Managing environmental risk of fluoride in coal seam water irrigation systems

Wehr, Johannes B., Kopittke, Peter M., Scholz, Lisa and Menzies, Neal W. (2013). Managing environmental risk of fluoride in coal seam water irrigation systems. In: Unavailable, Unavailable, (). Unavailable.

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Name Description MIMEType Size Downloads
Author Wehr, Johannes B.
Kopittke, Peter M.
Scholz, Lisa
Menzies, Neal W.
Title of paper Managing environmental risk of fluoride in coal seam water irrigation systems
Conference name Unavailable
Conference location Unavailable
Conference dates Unavailable
Publication Year 2013
Sub-type Other
Open Access Status
Language eng
Abstract/Summary Concentrations of fluoride (F) in raw CS water at Fairview suited to chemical amendment, or use in land amendment irrigation, currently exceed regulatory guidelines of 2 mg/L. To irrigate this water under a general beneficial use approval or the current Fairview environmental authority, Santos GLNG is required to undertake an environmental risk assessment in accordance with ANZECC (2000). We investigated adsorption and desorption of F using Red Kandosol IR5, Yellow Kandosol IR8, Red Vertosol IR6, Brown Vertosol IR6 and Brown Chromosol IR8 from Fairview. The results indicated that up to 60 ML/ha coal seam (CS) water with a concentration of 0.316 mM F (6 mg/L) could be applied before F exceeded the critical threshold concentration of 2 mg/L in drainage water at 0.7 m depth for all soils. Plant uptake of F from Red Vertosol, Red Kandosol, and Yellow Kandosol containing less than 6 mg/L F in the soil solution, resulted in tissue concentrations below 35 mg/kg dry matter, considered the safe level for young beef cattle and horses. Soils with a high native F concentration (Brown Vertosol) or low F sorption capacity (sand) were less suitable for irrigation. In these soils, the mobile and plant available F concentration exceeded thresholds when water with a high F concentration or large irrigation volumes were applied. Of the three crop species tested (lucerne, Rhodes grass and leucaena), lucerne accumulated the most F in forage on Red and Yellow Kandosol but not on Red Vertosol. We suggest that the accumulation of F was due to plant root uptake of Al-F complexes by lucerne, but not by the other two crops. The highest risk of F moving from a CS water irrigation area into the broader environment is posed by eroded soil particles transporting adsorbed F.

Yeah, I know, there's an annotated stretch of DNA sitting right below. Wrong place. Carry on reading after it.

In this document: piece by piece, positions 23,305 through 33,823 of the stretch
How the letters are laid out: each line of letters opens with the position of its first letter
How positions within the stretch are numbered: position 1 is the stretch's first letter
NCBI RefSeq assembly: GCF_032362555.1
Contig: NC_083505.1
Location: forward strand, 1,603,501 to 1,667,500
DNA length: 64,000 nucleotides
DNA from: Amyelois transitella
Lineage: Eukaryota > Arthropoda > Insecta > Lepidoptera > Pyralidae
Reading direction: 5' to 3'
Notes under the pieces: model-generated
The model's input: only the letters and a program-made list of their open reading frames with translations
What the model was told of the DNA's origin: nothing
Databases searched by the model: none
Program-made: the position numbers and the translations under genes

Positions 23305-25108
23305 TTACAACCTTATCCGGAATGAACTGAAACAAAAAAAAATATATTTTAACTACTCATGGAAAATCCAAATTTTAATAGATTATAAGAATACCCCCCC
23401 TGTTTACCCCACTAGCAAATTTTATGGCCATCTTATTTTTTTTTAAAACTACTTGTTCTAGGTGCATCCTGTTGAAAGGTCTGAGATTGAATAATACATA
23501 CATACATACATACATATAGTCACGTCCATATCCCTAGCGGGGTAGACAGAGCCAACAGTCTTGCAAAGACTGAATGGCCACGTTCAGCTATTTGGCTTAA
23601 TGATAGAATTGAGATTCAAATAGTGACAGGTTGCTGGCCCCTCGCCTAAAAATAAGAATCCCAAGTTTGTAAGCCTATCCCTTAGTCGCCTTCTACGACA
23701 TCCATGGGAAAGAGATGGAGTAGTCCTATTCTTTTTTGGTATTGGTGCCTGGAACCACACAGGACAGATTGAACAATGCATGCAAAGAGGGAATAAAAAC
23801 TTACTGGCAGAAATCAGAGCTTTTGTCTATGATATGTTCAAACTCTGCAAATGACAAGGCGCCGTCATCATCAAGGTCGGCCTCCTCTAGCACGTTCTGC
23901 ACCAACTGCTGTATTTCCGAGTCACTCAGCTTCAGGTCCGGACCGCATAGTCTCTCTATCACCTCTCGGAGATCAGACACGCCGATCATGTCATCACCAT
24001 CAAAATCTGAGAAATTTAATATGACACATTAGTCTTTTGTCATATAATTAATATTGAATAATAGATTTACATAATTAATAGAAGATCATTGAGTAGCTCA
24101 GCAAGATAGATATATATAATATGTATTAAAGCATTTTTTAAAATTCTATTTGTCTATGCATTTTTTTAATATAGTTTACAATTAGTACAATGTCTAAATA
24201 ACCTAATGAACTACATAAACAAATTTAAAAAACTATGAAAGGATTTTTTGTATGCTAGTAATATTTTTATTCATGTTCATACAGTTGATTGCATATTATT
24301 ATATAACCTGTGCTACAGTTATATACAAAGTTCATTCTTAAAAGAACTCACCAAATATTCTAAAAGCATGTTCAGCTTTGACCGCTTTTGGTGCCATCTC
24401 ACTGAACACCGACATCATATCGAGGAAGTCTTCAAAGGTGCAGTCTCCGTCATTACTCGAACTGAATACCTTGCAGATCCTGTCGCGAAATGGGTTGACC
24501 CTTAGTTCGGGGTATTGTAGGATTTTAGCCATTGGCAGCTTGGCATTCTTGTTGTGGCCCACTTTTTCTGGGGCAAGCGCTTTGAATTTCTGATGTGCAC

Q-Index Code EX
Q-Index Status Provisional Code
Institutional Status UQ
Additional Notes Santos GLNG Technical Review Committee

Document type: Conference Paper
Collection: School of Agriculture and Food Sciences
 
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Created: Fri, 17 Oct 2014, 10:40:16 EST by Dr Johannes Wehr on behalf of School of Agriculture and Food Sciences